SFA center to receive leadership from grandson of Gandhi
NACOGDOCHES – The Center for a Livable World at Stephen F. Austin State University will benefit from guidance based on the philosophy of one of the world’s greatest leaders. Arun Gandhi, the grandson of Mahatma Gandhi, has agreed to serve as a senior fellow for the center.
Arun Gandhi recently visited the SFA campus and spoke to students attending the Omicron Delta Kappa leadership honor society conference.
Born in 1934 in Durban, South Africa, Arun is the fifth grandson of India’s legendary leader, Mohandas K. “Mahatma” Gandhi. Arun Gandhi lived with his famous grandfather for 18 months and continues his grandfather’s work to foster positive social change through acts of nonviolence. Dr. Thomas Segady, SFA sociology professor, said Gandhi’s affiliation with SFA is a valuable opportunity for SFA students.
“Mr. Gandhi said his grandfather’s mission really would not be complete until he could come to the West and share the same kind of philosophy with others,” Segady said. “He was impressed with SFA and the students.”
Dr. Brian Murphy, dean of the College of Liberal and Applied Arts at SFA, said senior fellows are prominent leaders in the field of sustainability whose involvement is designed to strengthen the capabilities of the center to conduct cutting-edge analysis of issues that touch upon sustainable development.
“The Center for a Livable World explores the human dimensions of sustainable development and offers a vision for the future that emphasizes community development, personal engagement and economic responsibility,” he said. “The center serves as a crossroads for all viewpoints and promotes dialogue that leads to practical solutions and shared values.”
There are commonalities in the philosophies of sustainability and nonviolence, Gandhi said.
“Sustainability is an important part of the philosophy on nonviolence,” Gandhi said. “We do a lot of violence to nature, not just to human beings. Any effort we can make to eliminate that violence serves to further the mission of our work.”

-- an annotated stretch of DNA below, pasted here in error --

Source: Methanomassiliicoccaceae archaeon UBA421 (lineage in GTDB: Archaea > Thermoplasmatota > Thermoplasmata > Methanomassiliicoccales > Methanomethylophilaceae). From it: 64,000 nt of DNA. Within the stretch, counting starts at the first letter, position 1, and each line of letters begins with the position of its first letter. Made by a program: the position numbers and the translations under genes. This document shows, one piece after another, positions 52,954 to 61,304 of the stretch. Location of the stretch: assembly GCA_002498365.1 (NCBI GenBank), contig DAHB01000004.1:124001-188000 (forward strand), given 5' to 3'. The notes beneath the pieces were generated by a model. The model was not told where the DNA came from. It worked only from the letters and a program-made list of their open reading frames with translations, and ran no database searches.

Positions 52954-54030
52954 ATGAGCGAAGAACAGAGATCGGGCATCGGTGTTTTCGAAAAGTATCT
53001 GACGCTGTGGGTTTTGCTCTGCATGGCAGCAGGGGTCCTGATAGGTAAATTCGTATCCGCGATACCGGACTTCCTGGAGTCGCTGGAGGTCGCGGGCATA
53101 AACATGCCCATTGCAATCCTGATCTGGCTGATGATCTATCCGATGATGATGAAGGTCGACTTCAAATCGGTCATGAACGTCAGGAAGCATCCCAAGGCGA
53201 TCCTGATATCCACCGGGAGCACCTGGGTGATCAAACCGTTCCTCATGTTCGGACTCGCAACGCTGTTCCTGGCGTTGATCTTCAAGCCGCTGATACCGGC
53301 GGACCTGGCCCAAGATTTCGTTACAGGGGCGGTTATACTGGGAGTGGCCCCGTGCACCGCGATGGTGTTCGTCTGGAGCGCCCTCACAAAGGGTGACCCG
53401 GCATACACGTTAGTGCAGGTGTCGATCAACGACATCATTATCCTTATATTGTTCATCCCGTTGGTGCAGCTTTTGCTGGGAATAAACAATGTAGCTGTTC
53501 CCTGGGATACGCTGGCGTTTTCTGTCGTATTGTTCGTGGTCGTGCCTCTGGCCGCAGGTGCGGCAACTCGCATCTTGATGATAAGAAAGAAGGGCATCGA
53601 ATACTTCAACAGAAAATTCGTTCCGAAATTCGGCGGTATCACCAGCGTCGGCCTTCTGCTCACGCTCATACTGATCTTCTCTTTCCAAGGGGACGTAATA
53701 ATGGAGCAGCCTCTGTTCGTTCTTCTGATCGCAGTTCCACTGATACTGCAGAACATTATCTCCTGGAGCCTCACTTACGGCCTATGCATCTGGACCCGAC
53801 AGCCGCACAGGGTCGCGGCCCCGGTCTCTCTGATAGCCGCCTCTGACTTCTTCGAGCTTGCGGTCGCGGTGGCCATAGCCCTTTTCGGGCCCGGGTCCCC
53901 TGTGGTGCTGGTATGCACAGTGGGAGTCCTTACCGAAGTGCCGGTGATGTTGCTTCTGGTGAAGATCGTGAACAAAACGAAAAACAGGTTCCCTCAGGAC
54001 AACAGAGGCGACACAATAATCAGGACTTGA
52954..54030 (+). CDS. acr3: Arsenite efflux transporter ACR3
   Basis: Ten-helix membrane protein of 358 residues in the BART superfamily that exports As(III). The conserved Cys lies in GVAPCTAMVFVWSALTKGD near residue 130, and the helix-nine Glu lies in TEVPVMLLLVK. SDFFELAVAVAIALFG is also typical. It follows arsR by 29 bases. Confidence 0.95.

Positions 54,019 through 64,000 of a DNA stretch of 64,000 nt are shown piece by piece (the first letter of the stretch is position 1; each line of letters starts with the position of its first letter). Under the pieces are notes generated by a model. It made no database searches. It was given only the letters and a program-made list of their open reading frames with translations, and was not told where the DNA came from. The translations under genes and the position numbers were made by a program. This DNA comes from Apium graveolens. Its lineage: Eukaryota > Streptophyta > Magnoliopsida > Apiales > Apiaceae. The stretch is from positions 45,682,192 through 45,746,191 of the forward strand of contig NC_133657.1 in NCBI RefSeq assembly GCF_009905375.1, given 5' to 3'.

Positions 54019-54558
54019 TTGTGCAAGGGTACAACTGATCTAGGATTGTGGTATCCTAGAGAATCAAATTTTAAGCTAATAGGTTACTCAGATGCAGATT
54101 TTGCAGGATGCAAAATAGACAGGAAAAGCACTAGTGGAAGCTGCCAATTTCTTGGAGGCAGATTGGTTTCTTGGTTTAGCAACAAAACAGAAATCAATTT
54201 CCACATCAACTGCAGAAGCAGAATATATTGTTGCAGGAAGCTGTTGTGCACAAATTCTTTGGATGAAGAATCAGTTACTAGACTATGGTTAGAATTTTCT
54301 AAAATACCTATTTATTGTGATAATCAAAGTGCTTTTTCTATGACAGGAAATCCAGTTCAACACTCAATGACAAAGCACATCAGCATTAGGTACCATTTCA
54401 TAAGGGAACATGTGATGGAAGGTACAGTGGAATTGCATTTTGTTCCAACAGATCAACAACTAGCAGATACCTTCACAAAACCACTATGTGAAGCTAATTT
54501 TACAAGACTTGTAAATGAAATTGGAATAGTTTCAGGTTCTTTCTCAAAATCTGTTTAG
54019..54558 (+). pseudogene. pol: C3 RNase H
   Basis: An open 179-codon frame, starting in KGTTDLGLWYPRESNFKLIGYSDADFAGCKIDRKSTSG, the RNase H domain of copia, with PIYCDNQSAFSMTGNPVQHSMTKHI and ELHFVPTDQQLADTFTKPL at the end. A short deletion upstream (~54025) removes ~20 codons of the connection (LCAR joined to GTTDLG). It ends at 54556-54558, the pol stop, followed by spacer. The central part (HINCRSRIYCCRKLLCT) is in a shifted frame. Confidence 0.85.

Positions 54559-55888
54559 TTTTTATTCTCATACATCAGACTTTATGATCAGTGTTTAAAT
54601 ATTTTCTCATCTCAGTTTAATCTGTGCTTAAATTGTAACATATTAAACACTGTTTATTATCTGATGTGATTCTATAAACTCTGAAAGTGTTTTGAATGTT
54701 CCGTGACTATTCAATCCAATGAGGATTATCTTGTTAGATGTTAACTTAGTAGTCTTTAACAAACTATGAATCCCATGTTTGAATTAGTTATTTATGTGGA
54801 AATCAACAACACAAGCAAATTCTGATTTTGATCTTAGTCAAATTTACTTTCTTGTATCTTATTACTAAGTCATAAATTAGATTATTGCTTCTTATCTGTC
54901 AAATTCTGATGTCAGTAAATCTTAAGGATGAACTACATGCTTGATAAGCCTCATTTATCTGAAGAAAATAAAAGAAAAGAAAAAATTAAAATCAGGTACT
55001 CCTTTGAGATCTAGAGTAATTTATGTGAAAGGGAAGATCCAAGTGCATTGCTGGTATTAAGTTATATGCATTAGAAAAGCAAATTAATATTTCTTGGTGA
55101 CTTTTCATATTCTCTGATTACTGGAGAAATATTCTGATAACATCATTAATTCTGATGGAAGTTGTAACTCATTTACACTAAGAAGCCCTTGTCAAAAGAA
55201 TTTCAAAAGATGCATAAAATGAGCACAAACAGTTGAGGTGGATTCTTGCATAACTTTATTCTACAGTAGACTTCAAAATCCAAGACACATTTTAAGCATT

Growing up under the discriminatory apartheid laws of South Africa, Gandhi was beaten by “white” South Africans for being too black and by “black” South Africans for being too white. Although he was inclined to retaliate, he learned from his parents and grandparents that true justice involves transforming the opponent through love and suffering.
An active public speaker, Gandhi said he has found that the students on college and university campuses are interested in nonviolence and are open to alternatives that create a positive change.
“I found the same thing with the SFA students – they are interested but don’t know what could be done,” Gandhi said. “We need to give them some ideas for a comprehensive philosophy of nonviolence. We all need to live it and practice it every day until it makes sense and becomes natural to us.
Gandhi said his primary goal is to work with others to make the world a better place for future generations through education that is more than just “textbook learning.”
“You learn from every individual you meet and from every experience you have every day,” he said. “Education is a lifelong process, but only if we have an open mind. If we close our mind and think that because we now have our college degree, we don’t need to do anything more, we stagnate. We need to continue to learn, just as we need to strive every day to make ourselves better human beings.”
Gandhi worked for 30 years as a journalist for The Times of India. For the past five years, he has participated in the Renaissance Weekend deliberations with former President Bill Clinton. Gandhi is the author of several books, including “A Patch of White” and “The Forgotten Woman: The Untold Story of Kastur, the Wife of Mahatma Gandhi,” which he wrote jointly with his late wife, Sunanda.